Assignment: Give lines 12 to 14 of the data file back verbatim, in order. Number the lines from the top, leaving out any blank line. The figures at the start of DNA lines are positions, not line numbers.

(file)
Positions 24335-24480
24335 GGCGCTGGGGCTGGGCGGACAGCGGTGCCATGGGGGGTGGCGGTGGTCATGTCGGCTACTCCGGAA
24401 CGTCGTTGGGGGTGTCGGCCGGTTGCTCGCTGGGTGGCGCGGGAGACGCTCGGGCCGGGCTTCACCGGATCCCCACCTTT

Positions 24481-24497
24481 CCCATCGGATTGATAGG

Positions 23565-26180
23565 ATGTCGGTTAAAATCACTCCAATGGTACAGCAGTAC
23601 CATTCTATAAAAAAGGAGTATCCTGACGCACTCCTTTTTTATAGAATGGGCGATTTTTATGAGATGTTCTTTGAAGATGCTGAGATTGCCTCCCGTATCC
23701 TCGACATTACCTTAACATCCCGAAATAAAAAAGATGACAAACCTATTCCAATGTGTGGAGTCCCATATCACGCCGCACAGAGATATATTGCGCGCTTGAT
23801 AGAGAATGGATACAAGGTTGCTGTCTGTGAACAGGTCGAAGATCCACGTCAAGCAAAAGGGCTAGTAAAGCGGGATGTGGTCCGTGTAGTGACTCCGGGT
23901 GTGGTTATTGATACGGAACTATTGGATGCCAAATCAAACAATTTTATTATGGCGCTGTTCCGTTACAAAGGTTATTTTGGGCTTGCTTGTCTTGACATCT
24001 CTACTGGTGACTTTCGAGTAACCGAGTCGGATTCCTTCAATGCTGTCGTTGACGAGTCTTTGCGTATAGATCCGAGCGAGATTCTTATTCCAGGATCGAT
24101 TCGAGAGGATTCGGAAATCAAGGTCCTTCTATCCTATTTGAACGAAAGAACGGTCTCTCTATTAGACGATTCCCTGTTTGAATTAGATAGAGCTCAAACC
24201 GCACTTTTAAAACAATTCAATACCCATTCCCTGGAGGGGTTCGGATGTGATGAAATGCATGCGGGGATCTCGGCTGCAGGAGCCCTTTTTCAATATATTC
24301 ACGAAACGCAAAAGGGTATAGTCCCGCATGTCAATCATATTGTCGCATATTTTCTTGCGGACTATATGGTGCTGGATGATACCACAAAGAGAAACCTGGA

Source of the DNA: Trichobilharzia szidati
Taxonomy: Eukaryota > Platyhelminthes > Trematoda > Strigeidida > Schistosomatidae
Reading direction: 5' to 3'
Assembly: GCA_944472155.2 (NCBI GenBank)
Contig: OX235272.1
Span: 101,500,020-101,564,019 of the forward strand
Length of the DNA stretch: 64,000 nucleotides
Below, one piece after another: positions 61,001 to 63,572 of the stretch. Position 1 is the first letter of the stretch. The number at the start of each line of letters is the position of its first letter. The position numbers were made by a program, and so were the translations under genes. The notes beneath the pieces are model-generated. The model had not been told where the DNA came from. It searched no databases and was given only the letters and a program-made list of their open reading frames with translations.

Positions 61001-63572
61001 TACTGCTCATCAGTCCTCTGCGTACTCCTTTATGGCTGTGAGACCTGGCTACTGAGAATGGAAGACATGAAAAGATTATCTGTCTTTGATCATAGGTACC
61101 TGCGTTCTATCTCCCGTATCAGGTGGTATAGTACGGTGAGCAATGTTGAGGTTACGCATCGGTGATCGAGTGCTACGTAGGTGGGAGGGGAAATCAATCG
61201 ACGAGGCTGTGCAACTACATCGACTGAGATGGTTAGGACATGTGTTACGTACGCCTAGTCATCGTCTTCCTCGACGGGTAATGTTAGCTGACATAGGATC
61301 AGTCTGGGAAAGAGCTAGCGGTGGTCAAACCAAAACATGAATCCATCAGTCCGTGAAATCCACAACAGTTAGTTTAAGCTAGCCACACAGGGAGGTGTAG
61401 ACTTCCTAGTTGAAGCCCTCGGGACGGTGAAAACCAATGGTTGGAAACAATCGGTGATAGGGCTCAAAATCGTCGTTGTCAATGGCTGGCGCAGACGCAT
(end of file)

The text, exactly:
24001 CTACTGGTGACTTTCGAGTAACCGAGTCGGATTCCTTCAATGCTGTCGTTGACGAGTCTTTGCGTATAGATCCGAGCGAGATTCTTATTCCAGGATCGAT
24101 TCGAGAGGATTCGGAAATCAAGGTCCTTCTATCCTATTTGAACGAAAGAACGGTCTCTCTATTAGACGATTCCCTGTTTGAATTAGATAGAGCTCAAACC
24201 GCACTTTTAAAACAATTCAATACCCATTCCCTGGAGGGGTTCGGATGTGATGAAATGCATGCGGGGATCTCGGCTGCAGGAGCCCTTTTTCAATATATTC